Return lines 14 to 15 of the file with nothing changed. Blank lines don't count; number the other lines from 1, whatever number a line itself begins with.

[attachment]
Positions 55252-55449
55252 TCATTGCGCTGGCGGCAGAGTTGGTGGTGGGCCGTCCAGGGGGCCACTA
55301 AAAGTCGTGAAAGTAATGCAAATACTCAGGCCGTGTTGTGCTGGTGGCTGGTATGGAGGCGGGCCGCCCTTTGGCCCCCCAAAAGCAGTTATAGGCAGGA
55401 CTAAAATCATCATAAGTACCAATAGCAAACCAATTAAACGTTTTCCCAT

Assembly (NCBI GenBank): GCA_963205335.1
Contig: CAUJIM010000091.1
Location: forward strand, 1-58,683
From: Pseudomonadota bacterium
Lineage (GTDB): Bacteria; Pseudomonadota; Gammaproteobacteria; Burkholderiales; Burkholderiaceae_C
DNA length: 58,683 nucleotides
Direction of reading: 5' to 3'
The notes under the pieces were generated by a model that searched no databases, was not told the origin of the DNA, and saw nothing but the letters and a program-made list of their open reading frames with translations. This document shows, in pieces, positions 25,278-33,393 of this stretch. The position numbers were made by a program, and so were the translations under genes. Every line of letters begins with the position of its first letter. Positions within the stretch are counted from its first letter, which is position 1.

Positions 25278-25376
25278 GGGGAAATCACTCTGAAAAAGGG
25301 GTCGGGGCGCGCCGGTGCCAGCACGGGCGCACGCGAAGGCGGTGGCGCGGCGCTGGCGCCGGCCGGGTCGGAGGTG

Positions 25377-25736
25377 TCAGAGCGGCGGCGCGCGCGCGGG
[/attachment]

25278 GGGGAAATCACTCTGAAAAAGGG
25301 GTCGGGGCGCGCCGGTGCCAGCACGGGCGCACGCGAAGGCGGTGGCGCGGCGCTGGCGCCGGCCGGGTCGGAGGTG